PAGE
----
etting a taste of beloved deep-fried carciofi alla giudìa notoriously means taking advantage of the pesky February-to-May window in which the quintessential Roman artichokes are in season.
But with all the focus on supermodel artichokes, other versatile vegetables, also in season, tend to get short shrift.
Take agretti, for example.
The earthy, iron-rich knot of meaty grass that looks like seaweed owes its slightly bitter, slightly salty taste to the spring marshes in the Lazio marshlands where it grows between March and June. Also known as “friar beards,” succulent agretti are commonly fed to children as fun food, masking for their nutritious properties. They are best enjoyed simply steamed, dribbled with lemon juice and a thread of olive oil.
Another late spring favorite is asparagus, and various declensions of that term. The snappy stalks of their classic purple-green shoots may be enjoyed slightly boiled and then dipped in a dab of browned butter, or steamed and dressed with olive oil as contorno.
But the pale white asparagus, which hails from more northern regions, can constitute an entrée when paired with either a poached egg, or a crumble of hardboiled yolk and bacon bits. The thin, long and totally wild asparagina handpicked in the sandy shoulders of country roads are costly, but oh-so-tasty when chopped fresh in salads, minced into risotto and saffron creaminess, or married to butter and parmesan for a vegetarian pasta sauce.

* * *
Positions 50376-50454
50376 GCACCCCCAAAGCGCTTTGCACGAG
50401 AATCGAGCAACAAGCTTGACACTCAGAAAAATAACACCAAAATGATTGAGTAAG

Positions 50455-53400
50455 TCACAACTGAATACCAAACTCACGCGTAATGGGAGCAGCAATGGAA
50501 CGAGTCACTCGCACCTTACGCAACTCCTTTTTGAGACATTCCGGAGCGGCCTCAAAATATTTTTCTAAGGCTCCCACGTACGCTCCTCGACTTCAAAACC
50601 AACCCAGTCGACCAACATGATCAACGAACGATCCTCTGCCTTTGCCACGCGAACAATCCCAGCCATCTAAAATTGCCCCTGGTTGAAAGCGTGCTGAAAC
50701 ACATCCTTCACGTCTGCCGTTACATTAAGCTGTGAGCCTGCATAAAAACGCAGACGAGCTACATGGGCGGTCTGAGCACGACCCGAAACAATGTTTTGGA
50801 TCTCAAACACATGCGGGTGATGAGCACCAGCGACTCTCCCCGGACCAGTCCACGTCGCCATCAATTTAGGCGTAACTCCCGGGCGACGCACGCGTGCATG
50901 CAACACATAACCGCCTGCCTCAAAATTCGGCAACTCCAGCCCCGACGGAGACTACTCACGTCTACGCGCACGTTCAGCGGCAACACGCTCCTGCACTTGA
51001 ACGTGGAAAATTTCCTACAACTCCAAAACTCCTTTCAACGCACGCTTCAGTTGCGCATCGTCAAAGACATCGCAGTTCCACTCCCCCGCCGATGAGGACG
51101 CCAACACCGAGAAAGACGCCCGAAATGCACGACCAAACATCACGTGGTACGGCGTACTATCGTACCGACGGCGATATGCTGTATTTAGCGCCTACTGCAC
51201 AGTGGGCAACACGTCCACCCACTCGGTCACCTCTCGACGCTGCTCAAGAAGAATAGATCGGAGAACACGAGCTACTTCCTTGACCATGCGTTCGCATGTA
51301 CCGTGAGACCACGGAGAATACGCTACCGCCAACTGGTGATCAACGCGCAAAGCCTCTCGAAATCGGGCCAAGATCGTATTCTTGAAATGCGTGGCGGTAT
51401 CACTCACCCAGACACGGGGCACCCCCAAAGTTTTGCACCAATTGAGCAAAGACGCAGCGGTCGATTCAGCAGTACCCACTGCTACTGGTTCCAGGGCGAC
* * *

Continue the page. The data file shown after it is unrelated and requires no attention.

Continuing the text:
Fagiolini — string beans, green beans or haricots; they go by an array of names — are another fabulous Italian spring treat, provided they’re picked young, while still slim, tender uniform and sweet. As an alternative to the common all’agro lemon and olive oil dressing, try pan frying them Sicilian style, with a tablespoon of garlic-flavored butter, and a fistful of breadcrumbs.
May Day in Rome is traditionally celebrated with bucolic picnics, outdoor snoring, and fava beans with pecorino cheese. Fresh fava beans can be used in a wide range of cooked dishes — here’s an example — but it’s when they’re eaten raw that they taste more like spring: sweet and nutty (but bitter if you don’t peel off the inner husk). They come in furry pods and the time-consuming extraction process is a blessed spring ritual that lasts only until mid-June.
May also sees the arrival of the first sun-ripened tomatoes, slender baby aubergines, and crunchy radishes. Spring onions, celery, peas, cukes and zucchine romanesche (lined with light green stripes, mottled, and often topped with a fiery orange blossom) grace market stalls and come included in the best pinzimonio crudité platters.
Other key goodies in the May-June basket include fresh garlic, broccoli rabe, arugula, curly Lollo lettuce, and bietola (Swiss chard). Cicoria is a local variant of chicory whose narrow leaves are dark, slightly sour and perfect for a garlicky sauté. Romans regard it more as winter food, but it actually grows between April and January.
As far as fruits go, prepare for the sweet emergence of lusty loquats, adorable apricots, cheeky cherries, spectacular strawberries (the best ones are the favetta variety from seaside Terracina), and early cantaloupe melons, racing July figs to elope with silky slices of prosciutto. Take advantage of the very last kiwi fruits and blood oranges, because you’ll have to wait until November for the next growth burst. Oh, and also pay attention to the arrival of the season’s first peaches and nectarines — more ingredients for a wealth of riches to set beside your chilled carafe of vino bianco.